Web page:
I hope that makes more sense, and another reason why I spelled it out in so much detail is because even if you knew all of that, it may help someone else understand the dilemma and a way to work around it.


So you are saying that both technologies are needed working together? Also, is the “if you want to do that” part of the statement loaded? Is that a really bad idea for a low (to no) traffic website? Maybe the security risks are too high?

Are CNAMEs covered in your Ubuntu Server book?

The two technologies are not required together. A CNAME is just a DNS record that points to another name. You could get away with just the dynamic DNS name, but I like CNAME records because I can have different domains that point to my main one, to control proxy requests.

I do cover DNS as well as CNAME records in my book, but the angle that the book takes may not be what you need. In the book, it walks you through setting up your own DNS server. You can simply use the DNS service of your registrar (whever you buy a domain from) and not even need to set up your own DNS server. So how it’s discussed in the book might be overkill for your use-case.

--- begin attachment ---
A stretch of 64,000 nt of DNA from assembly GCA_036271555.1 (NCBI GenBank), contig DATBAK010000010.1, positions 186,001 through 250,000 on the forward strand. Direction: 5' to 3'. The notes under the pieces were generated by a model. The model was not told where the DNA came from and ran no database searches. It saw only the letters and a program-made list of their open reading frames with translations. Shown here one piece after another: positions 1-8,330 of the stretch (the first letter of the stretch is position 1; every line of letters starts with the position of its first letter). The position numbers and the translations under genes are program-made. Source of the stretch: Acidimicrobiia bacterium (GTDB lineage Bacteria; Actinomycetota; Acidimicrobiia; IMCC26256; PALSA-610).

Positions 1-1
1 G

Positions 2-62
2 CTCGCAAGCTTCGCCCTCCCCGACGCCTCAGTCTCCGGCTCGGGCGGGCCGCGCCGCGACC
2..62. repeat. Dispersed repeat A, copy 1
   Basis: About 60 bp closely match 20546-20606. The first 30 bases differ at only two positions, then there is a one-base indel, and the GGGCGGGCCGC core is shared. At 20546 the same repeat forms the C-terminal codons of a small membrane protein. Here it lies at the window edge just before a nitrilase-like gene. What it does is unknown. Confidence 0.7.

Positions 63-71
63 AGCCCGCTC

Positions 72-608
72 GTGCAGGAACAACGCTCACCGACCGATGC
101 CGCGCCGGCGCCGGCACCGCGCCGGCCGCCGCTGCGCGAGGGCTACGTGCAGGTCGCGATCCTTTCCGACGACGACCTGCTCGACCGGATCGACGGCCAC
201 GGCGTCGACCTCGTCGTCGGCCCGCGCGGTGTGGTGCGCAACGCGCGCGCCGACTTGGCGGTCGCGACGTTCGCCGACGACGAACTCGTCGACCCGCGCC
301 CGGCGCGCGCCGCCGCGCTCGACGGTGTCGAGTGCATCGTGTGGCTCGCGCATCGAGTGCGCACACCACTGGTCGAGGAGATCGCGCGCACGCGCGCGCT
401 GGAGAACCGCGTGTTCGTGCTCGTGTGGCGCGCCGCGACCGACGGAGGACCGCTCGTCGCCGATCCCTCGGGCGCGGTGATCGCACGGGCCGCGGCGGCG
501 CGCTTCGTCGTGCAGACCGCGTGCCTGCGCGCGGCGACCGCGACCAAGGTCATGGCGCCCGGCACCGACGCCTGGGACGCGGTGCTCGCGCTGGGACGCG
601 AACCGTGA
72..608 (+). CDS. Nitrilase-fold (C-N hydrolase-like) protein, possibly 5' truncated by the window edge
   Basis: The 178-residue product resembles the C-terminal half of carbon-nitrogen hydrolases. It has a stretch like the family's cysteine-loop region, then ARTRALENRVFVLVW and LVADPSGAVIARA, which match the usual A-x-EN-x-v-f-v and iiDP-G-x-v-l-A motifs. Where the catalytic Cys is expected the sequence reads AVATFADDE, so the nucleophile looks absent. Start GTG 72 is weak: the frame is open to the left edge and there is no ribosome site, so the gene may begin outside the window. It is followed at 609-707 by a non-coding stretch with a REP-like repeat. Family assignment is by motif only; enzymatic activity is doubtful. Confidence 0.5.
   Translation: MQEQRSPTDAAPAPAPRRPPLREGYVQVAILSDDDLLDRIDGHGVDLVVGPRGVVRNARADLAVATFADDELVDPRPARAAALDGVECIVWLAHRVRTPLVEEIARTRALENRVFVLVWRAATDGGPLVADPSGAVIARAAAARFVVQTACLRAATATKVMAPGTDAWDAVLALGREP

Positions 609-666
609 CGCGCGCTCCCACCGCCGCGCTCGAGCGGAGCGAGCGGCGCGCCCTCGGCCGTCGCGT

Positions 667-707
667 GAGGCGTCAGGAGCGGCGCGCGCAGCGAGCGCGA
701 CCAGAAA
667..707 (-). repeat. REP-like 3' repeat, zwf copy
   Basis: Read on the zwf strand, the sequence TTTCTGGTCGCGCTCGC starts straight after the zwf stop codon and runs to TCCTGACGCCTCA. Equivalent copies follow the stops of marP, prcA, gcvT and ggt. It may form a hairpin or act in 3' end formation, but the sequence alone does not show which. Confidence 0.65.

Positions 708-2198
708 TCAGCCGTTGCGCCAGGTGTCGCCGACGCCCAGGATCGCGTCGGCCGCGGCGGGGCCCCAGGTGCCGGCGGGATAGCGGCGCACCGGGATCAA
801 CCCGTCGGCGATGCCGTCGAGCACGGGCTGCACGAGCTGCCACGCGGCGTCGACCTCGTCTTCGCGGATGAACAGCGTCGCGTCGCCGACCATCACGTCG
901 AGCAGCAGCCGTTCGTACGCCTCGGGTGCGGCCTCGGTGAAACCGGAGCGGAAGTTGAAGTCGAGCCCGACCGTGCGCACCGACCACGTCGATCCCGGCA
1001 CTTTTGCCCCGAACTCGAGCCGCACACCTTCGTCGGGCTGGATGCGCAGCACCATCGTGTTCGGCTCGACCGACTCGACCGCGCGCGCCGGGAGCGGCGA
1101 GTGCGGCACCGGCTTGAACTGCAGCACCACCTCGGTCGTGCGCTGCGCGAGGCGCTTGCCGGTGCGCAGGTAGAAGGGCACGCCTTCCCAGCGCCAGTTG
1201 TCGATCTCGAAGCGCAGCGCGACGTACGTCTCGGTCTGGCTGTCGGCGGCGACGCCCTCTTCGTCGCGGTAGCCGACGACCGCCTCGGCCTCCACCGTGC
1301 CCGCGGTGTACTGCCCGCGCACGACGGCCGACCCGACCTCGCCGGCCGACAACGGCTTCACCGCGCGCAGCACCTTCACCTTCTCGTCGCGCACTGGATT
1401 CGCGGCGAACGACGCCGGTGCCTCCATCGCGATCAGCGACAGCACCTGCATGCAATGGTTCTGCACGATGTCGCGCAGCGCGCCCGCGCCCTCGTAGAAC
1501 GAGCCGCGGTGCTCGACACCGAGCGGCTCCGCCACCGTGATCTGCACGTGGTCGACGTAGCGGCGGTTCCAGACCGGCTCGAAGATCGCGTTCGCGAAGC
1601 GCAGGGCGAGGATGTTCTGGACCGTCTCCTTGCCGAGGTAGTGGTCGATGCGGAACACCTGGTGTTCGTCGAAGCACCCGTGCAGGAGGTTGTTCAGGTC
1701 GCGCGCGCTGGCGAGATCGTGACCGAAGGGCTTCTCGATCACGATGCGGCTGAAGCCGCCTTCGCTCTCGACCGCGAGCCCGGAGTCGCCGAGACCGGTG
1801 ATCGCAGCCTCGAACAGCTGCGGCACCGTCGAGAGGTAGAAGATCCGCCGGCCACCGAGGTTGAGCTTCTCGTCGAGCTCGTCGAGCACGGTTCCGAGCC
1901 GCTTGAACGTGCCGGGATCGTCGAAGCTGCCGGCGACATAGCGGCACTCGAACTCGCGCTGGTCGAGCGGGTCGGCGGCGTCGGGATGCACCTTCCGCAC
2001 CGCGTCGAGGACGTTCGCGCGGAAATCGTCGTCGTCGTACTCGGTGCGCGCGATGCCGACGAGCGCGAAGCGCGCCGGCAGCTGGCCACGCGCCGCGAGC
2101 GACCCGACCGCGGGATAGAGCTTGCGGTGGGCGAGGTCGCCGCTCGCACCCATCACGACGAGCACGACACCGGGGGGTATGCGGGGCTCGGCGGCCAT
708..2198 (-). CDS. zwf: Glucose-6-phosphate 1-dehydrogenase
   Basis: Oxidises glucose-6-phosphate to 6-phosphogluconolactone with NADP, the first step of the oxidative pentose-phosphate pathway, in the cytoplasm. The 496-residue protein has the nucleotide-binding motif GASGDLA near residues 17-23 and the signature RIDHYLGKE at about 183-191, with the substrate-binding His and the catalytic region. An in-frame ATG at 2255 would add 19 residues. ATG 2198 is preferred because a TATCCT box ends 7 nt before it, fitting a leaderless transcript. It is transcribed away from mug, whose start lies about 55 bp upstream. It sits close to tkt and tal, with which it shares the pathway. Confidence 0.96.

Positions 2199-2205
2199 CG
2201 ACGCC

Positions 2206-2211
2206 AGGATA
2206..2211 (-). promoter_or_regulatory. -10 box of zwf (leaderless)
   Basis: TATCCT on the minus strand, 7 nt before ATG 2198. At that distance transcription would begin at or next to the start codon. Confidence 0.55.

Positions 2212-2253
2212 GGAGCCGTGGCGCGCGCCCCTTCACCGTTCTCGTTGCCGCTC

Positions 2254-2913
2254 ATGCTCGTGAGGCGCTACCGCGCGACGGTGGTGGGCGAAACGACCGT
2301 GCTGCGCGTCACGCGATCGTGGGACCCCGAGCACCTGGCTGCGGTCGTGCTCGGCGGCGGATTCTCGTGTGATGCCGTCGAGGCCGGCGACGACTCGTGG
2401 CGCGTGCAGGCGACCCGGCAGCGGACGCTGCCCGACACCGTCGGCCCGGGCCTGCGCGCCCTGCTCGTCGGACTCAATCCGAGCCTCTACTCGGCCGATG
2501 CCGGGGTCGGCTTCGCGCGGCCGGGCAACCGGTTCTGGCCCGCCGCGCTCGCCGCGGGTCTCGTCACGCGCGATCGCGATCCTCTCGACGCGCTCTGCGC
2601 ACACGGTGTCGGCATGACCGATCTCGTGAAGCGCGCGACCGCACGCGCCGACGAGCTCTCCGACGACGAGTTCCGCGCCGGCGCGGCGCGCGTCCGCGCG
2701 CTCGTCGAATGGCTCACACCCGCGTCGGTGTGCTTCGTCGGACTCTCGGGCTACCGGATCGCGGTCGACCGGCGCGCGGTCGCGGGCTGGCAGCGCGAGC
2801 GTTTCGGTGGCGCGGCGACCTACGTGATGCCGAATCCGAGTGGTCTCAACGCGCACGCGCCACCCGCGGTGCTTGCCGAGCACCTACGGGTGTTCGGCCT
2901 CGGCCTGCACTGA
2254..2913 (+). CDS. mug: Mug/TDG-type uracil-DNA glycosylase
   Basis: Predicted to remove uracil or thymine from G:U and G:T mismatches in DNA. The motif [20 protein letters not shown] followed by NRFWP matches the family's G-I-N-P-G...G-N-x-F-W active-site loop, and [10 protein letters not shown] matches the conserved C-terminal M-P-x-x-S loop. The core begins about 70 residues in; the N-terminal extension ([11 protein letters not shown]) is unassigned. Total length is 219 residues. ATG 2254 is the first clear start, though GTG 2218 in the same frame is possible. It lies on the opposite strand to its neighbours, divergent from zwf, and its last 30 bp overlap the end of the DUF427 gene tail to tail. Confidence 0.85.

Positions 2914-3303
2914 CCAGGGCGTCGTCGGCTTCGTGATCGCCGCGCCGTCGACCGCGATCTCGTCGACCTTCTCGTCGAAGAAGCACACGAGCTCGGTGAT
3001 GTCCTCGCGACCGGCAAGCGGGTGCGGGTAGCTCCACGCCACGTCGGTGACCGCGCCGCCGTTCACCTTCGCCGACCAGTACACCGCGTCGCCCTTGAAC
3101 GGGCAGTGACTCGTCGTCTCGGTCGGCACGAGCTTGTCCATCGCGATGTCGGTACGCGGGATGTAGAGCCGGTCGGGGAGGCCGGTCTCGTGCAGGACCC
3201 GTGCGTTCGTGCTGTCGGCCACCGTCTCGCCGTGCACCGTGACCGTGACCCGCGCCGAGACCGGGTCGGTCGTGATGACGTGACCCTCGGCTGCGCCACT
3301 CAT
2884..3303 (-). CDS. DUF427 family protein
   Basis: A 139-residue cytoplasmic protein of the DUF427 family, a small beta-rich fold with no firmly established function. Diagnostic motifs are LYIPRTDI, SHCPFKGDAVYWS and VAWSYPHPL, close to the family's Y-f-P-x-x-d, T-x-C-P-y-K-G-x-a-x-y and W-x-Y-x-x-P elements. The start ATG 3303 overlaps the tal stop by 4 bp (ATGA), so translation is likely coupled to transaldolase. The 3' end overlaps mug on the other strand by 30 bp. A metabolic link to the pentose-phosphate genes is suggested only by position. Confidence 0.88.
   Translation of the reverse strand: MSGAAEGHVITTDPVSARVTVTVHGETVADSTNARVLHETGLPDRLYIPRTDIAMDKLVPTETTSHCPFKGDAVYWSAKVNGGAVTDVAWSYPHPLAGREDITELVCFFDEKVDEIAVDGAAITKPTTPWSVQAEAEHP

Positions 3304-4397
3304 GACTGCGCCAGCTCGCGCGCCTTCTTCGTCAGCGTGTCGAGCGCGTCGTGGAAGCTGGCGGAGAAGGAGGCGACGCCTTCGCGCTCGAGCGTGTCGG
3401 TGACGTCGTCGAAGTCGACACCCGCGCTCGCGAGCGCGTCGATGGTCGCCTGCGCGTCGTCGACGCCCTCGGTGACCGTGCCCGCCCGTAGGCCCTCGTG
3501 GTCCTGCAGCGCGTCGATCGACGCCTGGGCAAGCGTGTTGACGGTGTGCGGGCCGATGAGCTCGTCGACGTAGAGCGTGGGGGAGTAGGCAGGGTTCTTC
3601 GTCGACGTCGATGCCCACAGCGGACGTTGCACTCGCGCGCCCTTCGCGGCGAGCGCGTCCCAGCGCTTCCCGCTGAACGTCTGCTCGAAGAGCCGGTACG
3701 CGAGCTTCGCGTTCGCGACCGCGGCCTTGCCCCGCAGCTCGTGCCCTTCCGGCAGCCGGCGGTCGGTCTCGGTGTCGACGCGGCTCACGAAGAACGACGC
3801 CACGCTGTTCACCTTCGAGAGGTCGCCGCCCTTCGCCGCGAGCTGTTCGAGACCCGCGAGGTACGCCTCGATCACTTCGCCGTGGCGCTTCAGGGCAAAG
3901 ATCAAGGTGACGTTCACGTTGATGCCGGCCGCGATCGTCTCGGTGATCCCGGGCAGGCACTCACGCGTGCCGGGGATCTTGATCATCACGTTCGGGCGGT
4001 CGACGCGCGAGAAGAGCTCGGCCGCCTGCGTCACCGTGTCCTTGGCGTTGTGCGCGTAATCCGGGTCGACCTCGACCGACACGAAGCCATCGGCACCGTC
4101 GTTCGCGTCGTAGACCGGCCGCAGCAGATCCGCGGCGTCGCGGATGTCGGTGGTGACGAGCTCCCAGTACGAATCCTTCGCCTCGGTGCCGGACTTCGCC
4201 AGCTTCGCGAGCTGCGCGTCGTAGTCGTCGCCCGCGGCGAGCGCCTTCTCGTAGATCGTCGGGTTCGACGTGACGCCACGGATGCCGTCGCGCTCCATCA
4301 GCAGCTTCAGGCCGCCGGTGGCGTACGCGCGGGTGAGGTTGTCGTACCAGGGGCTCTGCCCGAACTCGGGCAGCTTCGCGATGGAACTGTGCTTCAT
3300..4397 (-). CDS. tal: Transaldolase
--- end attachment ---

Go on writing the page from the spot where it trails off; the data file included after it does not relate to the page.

Still a little foggy on this, but I will get there.

In the mean time I started reading MUS 3rd ed. I am really enjoying the book! I am not crazy about Packt. I had all sorts of issues getting the website to work in Firefox, and eventually had to use Chrome. The website is meh in general. In the end I just bought the book and sent it to Kindle on my tablet. I am not sure a subscription for tech books is cost effective in my case, although I like the idea. Just some unsolicited feedback :slight_smile: Of course you have to publish in a way that makes the most sense for you.

Thank you for the feedback. I’ve had some issues on the Packt site too in the past, but they seemed to have fixed everything. It’s working for me as of today, at least. As for Packt remaining my publisher into the future, I’m not glued to them or anything but they’ve been good to me. My future plans with the publisher depend on the sales numbers that come back from this new book, which I won’t see until around the end of next month. So I literally have no idea if it’s doing well or not at this point. It will be interesting to see.

Regardless, thank you for purchasing the book!